WTF#6: PHP.  (j/k, I use PHP sometimes myself. for hobbyist sites only!)
     

    [quote user="Graham"]
    This is the story of a bug we ran into with our webhost.
    I won't name the host, but I will say they are big. Very big. And proudly claim they are "the world's no.1 web host".

    While working on a part of the website that wasn't critical, I was using FTP to make changes. Via windows explorer.
    I was editing some php files, copying them, testing them. Repeat until they worked :-)

    Then all of a sudden, after one copy-replace, the window refreshed, and every version of each file was listed. Say, 5 versions of each, only differing by size/date.
    Very odd I thought. So I went to refresh
    No reply.
    Reconnect...?
    Time out.

    Check the webpage.
    404.

    !!?

    The server had gone down. Completly. All domains on it too (we had 6) were not repsonding, no doubt the other users on the server box went down too.
    6 hours later it came back up again. From backup too, so all changes to the file system we had made that morning were gone. (This probably included the databases too, but we wern't in production yet, so I don't know for sure).

    At first I didn't click it was their FTP server, until the exact same thing happened a few days later.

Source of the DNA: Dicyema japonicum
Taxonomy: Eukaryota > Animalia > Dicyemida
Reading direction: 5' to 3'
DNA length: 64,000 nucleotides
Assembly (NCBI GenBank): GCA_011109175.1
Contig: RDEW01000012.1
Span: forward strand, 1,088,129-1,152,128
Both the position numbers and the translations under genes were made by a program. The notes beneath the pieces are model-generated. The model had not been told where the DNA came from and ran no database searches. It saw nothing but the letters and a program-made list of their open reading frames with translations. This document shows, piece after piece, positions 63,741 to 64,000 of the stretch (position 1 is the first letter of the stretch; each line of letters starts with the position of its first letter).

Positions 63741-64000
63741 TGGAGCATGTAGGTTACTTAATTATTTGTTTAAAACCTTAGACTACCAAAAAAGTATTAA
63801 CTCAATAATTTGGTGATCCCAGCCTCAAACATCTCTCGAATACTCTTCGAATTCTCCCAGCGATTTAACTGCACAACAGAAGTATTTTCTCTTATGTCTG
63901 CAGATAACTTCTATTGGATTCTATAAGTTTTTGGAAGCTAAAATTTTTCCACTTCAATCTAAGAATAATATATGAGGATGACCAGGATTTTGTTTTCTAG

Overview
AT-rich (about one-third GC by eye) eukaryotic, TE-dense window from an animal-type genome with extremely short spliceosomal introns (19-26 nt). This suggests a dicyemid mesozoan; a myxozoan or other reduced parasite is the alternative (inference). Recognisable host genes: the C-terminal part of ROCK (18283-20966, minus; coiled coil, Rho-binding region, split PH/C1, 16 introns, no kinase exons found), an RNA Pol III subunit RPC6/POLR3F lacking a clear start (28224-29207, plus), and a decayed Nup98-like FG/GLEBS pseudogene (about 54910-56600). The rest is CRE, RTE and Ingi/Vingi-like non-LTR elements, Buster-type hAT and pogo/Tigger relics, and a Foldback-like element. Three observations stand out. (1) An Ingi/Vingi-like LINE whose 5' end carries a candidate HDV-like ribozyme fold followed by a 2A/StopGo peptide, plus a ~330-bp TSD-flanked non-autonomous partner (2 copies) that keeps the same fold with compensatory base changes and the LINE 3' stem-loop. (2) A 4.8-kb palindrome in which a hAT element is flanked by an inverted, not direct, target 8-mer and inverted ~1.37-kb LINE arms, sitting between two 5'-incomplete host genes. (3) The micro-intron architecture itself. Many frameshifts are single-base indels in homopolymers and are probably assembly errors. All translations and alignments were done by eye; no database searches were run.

Needless to say this was a major problem to us.
    We could get huge downtime, and lose data, simply by someone using FTP. No doubt it effected every other server too. We are dealing with money on our site, having the possibly of a day's transaction records wiped would be a problem. We couldn't rely on them.

    So we sent their support an email, listing the exact steps to reproduce the problem, and it's significant consequences.

    The responce we got was nothing short of amazing. It was quite long, so I'll paraphrase, basically went like 'Well of course. You shouldn't be using windows explorer, don't you know how insecure microsoft software is. You should be using [insert linux ftp client]'.
    [/quote]

    [/quote]

    #1 and #2 are the only relevant WTF's here.  It doesn't matter how Graham found out that IE crashed the server, it's the fact that the support team thinks that telling him not to use IE any more is a solution.  What are they going to do, send this email to the entire Internet so that the server won't crash?

    As for the other items you mentioned, nowhere in the original posting does it say that he does or doesn't use a source code control system.  You have to get the files to the production environment somehow, some hosting providers only support FTP.  Same with sending encrypted data.  This simply amounts to attacking the attacker and this method is generally employed by those that know they are wrong and want to divert attention.  I would expect it from the hosting provider (they actually did do it), but not from a poster here.  #s 3 through 6 at most deserve a BTW in a response rather than being in the core WTF list.



  • [quote user="Graham"]
    Check the webpage.
    404.

    !!?

    The server had gone down. Completly.
    [/quote]

    So.. it was down, but still served 404 pages? nice! :)